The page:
DEV Community

Josh Smith
Josh Smith

Posted on • Updated on

Debugging Flaky Tests in CI

Flaky Tests

Debugging CI test failures can be frustrating. Sometimes it's impossible to recreate the failure conditions locally. We recently had an issue with some our tests flaking in CI at my job. The experience of debugging it made me want to write a small post on the process. I hope it can help others encountering these types of problems 💪


At my job, we use Minitest as our testing framework for our Ruby on Rails application. We have simple GitHub actions for running continuous integration (CI). We noticed a few of the tests were occasionally failing in the CI run for Minitest. The frequency of the failures seemed to be roughly 2/3 pass to fail. Every failing test had a few things in common. They were all tests for our API controllers, they were all for a #create action, and they were all following this general pattern:

test "create new resource" do
  assert_difference('Resource.count') do
      params: {
        resource: { **attrs },
        access_token: access_token
      as: :json
Enter fullscreen mode Exit fullscreen mode

The goal here is that when a user POSTs to that route with valid attributes and access token, a new resource is persisted to the test database. The assert_difference('Resource.count') checks this by looking for if the count increases by 1.

The failure message was a simple "Resource.count" didn't change by 1.


The main thing I try to do when debugging is recreate the situation that produces the bug. If I can guarantee a situation that produces the bug consistently, I can cut out the noise and focus in on what's going wrong. Sometimes this is straightforward, but with problems in CI, that's often not the case.

Idea 1: Pull the seed number of the failing CI test

Testing frameworks usually offer a mechanism for running the tests in a random order, and Minitest is no exception. This is useful because it's important that tests are free of side effects. If TestA only passes when run after TestB -- this is a problem, and TestA isn't testing what it claims to be testing. The randomized runs help check for these types of situations. Alongside a randomized run, Minitest will output a "seed" identifier for that test run. This allows developers to run the tests in that specific order again if they want to.

Our first idea was to investigate the log output for the failing GitHub Action. These logs will show the seed value used in the test run. If we pass that seed identifier to Minitest locally, will the tests fail in our dev environment?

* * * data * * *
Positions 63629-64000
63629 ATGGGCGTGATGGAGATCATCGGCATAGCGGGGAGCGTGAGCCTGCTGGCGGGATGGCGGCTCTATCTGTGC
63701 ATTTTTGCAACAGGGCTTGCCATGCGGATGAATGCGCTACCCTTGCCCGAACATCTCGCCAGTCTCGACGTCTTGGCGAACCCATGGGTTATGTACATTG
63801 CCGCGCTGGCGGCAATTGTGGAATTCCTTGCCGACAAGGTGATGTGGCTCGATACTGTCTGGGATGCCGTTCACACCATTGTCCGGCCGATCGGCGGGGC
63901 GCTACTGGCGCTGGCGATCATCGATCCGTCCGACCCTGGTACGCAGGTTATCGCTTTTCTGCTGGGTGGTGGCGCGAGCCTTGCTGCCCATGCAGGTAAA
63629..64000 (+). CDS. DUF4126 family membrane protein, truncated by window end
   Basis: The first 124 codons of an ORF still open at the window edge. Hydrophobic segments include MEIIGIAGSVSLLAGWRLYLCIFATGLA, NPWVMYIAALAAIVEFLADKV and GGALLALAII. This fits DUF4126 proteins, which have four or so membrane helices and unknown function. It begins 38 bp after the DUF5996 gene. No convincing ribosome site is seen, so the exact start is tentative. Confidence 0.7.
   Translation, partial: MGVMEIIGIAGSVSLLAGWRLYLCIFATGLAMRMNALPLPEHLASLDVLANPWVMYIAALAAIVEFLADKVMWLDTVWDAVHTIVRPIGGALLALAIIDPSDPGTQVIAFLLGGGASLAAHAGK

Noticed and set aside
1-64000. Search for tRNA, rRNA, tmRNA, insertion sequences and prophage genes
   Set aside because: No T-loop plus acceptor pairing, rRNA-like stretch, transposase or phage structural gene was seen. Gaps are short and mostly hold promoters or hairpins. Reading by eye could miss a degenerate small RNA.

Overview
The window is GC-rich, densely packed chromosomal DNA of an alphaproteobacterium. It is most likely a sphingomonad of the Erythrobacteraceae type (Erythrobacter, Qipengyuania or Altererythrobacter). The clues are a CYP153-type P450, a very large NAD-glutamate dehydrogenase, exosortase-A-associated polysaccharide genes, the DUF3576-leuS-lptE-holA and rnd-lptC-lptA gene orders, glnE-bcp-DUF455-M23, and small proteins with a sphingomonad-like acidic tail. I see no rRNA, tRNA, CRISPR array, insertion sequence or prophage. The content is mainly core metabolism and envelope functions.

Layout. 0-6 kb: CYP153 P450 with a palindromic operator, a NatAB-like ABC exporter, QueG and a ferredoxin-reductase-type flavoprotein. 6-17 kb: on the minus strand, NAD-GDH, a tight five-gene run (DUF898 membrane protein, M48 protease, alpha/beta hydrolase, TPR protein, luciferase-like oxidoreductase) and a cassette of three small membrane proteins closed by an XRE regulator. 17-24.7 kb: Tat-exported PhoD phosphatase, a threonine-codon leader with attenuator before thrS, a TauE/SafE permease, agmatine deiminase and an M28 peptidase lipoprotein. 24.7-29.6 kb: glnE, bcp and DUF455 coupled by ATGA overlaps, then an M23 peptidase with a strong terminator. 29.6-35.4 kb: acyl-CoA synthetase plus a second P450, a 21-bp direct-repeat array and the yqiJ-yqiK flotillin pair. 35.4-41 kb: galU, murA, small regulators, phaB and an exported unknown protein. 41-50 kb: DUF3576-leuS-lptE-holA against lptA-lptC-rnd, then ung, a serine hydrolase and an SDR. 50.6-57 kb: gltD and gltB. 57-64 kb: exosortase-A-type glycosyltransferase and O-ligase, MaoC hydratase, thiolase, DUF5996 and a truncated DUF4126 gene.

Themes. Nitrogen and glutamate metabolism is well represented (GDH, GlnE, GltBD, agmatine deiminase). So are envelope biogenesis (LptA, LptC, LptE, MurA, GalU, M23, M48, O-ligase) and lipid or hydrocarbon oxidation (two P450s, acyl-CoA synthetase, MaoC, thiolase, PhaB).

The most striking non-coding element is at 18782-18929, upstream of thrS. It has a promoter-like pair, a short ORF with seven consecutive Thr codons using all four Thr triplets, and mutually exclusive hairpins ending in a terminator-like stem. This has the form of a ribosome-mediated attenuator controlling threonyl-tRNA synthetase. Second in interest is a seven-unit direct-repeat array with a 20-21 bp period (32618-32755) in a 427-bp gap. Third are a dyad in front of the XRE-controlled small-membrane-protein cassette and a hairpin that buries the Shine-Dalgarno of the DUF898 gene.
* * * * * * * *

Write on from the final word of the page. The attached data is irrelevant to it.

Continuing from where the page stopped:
They continued to pass in development ... On to the next idea!

Idea 2: Force the GitHub action to run with a failing seed every time

So we've confirmed the bug only exists in the CI environment. My coworker had the idea to take a failing seed number and add it to the Minitest command in the workflow for our GitHub testing action:
run: bundle exec rails test --seed=${FAILING_SEED_NUMBER}
Then we could examine if the test fails in CI every time rather than only occasionally. After a few runs, we felt confident that the test was consistently failing in CI. It's inconvenient weren't able to recreate the problem locally. But at least we had a consistent environment for the failures. Now we can begin examining the failing cases.

Print Debugging

Unfortunately we can't hook up a debug session for the tests running in CI. So we had to return to our old friend: print debugging. We spammed a few p and puts statements in our failing test cases. What were the values of different local variables? What was 'Resource.count' returning? What were the instance variables configured in our setup method returning? And finally, what did response look like?

We quickly found out that this wasn't failing because of a mismatch in the output and assertion. Instead it was failing because of an error raised during the test:

ActiveRecord::RecordNotUnique (duplicate key value violates unique constraint). Key already exists.
Enter fullscreen mode Exit fullscreen mode

After examining the code, we became suspicious of a FactoryBot method in our test's #setup:

def setup
  # access_token and user configuration
  @resource = create(:resource, attr1: "attr1", attr2: "attr2", id: '1')
Enter fullscreen mode Exit fullscreen mode

An ID was explicitly assigned in the factory. This id was being used for assertions in a different test cases for the controller. After a little research, it wasn't too difficult to find examples of this kind of thing being a problem (see: here). By directly assigning an ID, the natural incrementing of primary keys can be thrown off. So we decided to remove that id argument and change the assertions that relied on the id to look for instead. We made these changes for each test case that was using this pattern.

Then we pushed the code up with the CI test command still set to run the failing seed, and it passed! We then went back to running the GitHub action without a specified seed so it would return to running in a random order. After a several successful runs in a row, we felt confident that we'd fixed the problem!


I've run into these types of CI issues a few times now through my job and in open source projects. It can be a difficult when you can't recreate the failures in development. But a little patience and an organized debugging process can make quick work of the problem ✅

Further reading:

I got a lot out of these two flaky test articles by Jason Swett:

Top comments (2)

elhalvers profile image
Eric Halverson

Awesome! Thanks Josh! 🎉

joshdevhub profile image
Josh Smith

Thanks Eric! <3